Getting social to report adverse drug reactions

U.K. agency leads EU project on the use of smartphones and social media for drug safety information

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LONDON—The U.K. Medicines and Healthcare Products Regulatory Agency (MHRA)—an executive agency of the United Kingdom’s Department of Health—is leading a consortium of organizations, including European Union (EU) medicines regulators, academics and the pharmaceutical industry, in a three-year project to develop new ways of gathering information on suspected adverse drug reactions (ADRs). The project, known as WEB-RADR, is in response to the rapid adoption of smartphones and social media for discussing issues concerning medicines and health.
The focus of WEB-RADR is pharmacovigilance and the value of social media and apps for contributing to this, states an MHRA spokesperson, with the primary focus on medicines taken by the population, rather than those under development by pharmaceutical companies. However, he notes, “the MHRA monitors the safety of unlicensed medicines, or those used ‘off-label,’ i.e., used for a purpose not specified in the product information already, and it is possible that information on such medicines may be collected through the project.”
WEB-RADR will work to develop a mobile app for healthcare professionals and the public to report suspected ADRs to national EU regulators. It will also investigate the potential for publicly available social media data to identify potential drug safety issues. All social media data used within the project will be appropriately anonymized to protect data privacy.
In addition to reporting suspected ADRs, the app could also serve as a platform to send accurate, timely and up-to-date medicines information to patients, clinicians and caregivers. Reports of suspected ADRs from the public received via an app developed for WEB-RADR will be treated in the same way as ADR reports received from existing paper or web-based reporting methods. ADR reports are not specifically validated, but are individually reviewed by scientific and/or medical staff as well as used to detect potential safety issues.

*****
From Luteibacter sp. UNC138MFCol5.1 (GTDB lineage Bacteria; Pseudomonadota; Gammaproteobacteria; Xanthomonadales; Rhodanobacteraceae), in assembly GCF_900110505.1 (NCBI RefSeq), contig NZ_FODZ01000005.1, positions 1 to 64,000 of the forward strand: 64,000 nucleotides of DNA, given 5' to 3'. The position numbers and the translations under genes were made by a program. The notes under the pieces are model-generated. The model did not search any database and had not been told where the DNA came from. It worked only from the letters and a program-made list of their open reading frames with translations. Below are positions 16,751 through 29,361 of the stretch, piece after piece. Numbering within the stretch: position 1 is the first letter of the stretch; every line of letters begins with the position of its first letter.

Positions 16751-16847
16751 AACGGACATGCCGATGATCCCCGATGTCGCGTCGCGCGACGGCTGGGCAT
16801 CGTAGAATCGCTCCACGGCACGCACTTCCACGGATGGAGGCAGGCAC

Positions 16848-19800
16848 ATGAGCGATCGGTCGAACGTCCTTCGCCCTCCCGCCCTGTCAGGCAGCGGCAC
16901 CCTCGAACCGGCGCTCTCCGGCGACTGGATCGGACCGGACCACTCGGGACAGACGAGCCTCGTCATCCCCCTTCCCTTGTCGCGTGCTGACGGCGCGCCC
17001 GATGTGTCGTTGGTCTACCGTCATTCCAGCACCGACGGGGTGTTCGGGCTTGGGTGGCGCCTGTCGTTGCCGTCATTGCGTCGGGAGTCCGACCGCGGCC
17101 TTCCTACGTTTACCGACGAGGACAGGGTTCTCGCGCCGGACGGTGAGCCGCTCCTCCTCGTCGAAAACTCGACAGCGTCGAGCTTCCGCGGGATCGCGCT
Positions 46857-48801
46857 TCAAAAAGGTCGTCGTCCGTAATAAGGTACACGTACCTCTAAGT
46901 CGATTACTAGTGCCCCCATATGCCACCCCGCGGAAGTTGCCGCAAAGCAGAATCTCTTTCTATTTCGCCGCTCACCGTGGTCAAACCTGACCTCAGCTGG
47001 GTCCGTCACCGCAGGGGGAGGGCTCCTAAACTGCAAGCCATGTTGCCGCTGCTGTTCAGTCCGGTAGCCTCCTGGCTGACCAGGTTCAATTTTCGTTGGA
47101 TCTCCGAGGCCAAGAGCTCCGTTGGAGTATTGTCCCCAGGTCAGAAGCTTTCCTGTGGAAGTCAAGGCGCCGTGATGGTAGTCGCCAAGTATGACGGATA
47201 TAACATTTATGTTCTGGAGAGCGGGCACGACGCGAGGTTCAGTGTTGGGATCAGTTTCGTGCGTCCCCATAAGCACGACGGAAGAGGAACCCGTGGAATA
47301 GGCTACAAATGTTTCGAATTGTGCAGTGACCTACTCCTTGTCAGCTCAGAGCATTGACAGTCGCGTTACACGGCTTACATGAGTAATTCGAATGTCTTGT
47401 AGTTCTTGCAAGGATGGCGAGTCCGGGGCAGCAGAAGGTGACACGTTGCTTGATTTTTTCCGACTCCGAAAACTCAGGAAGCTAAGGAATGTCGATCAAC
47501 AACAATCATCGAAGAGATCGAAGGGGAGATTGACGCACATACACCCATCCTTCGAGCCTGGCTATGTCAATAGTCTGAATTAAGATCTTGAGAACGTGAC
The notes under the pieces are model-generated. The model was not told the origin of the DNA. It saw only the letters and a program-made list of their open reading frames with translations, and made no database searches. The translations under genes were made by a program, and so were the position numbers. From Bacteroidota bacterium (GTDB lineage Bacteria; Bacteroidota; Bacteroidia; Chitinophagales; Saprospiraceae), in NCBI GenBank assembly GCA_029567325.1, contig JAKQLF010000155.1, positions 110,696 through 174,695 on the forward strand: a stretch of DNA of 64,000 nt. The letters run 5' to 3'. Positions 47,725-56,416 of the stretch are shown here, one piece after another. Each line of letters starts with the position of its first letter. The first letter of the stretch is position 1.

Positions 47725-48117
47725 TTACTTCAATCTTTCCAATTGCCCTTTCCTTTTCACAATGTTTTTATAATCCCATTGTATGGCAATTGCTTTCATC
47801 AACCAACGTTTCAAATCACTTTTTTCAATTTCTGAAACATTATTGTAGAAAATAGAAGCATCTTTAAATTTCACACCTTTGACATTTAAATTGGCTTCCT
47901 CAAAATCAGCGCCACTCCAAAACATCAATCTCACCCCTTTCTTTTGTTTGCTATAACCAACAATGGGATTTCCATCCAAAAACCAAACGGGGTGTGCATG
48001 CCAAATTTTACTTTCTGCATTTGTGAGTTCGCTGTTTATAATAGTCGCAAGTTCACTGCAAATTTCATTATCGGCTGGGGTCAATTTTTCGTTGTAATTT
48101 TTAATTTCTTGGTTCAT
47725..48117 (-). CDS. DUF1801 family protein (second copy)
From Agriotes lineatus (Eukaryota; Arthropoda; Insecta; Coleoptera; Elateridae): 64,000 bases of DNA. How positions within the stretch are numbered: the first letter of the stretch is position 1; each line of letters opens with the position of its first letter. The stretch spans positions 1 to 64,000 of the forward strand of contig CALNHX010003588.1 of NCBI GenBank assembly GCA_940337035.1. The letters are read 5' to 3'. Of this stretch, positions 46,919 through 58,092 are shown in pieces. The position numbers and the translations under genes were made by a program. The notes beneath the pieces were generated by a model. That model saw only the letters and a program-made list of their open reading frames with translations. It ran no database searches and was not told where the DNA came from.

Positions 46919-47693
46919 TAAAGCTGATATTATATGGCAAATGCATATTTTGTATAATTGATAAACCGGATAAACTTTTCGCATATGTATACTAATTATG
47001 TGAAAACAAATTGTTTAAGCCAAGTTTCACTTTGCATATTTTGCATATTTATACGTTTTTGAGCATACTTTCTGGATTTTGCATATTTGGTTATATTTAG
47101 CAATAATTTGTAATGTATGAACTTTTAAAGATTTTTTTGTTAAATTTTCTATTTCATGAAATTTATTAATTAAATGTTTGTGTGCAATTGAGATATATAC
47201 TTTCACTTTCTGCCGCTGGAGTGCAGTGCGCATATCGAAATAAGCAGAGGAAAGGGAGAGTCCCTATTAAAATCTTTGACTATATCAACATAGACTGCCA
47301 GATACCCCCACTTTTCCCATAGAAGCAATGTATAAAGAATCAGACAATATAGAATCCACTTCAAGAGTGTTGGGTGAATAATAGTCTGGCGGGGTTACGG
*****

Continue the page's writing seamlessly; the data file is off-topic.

There are a number of deliverables expected over the course of the three-year project, the MHRA spokesperson notes, including the intention to deliver a U.K. version of the mobile app over the first six months of the project. There will be interim policy decisions to support this; however, final recommendations will be delivered toward the end of the project based upon user and stakeholder feedback, in combination with evaluation of the scientific value of the data generated. However, it is intended that there will be information shared on progress throughout the project.
WEB-RADR will also examine the value of these new tools for monitoring drug safety. It will help to develop recommendations for medicines regulators and the pharmaceutical industry internationally on how these should be used alongside existing systems.
This project is funded though the Innovative Medicines Initiative (IMI), a public-private partnership between the European Commission and European Federation of Pharmaceutical Industries and Associations (EFPIA).
Mick Foy, group manager in the MHRA’s Vigilance and Risk Management of Medicines division, said: “The growing use of smartphones and tablets by patients and healthcare professionals creates a need for reporting forms to be provided on these platforms to ensure regulators receive ADR reports that are easy to access and complete.
“Additionally, the recent growth of social media platforms such as Facebook, Twitter and the many specialist sites and blogs has given rise to many people sharing their medical experiences publicly on the Internet.
“Such data sharing, if properly harnessed, could provide an extremely valuable source of information for monitoring the safety of medicines after they have been licensed. WEB-RADR will deliver recommendations for international drug safety monitoring as to how these resources should be used ethically and scientifically.”
The IMI is Europe’s largest public-private initiative aiming to speed up the development of better and safer medicines for patients. IMI supports collaborative research projects and builds networks of industrial and academic experts in order to boost pharmaceutical innovation in Europe. IMI is a joint undertaking between the EU and the EFPIA. The MHRA is responsible for regulating all medicines and medical devices in the United Kingdom by ensuring they work and are acceptably safe.

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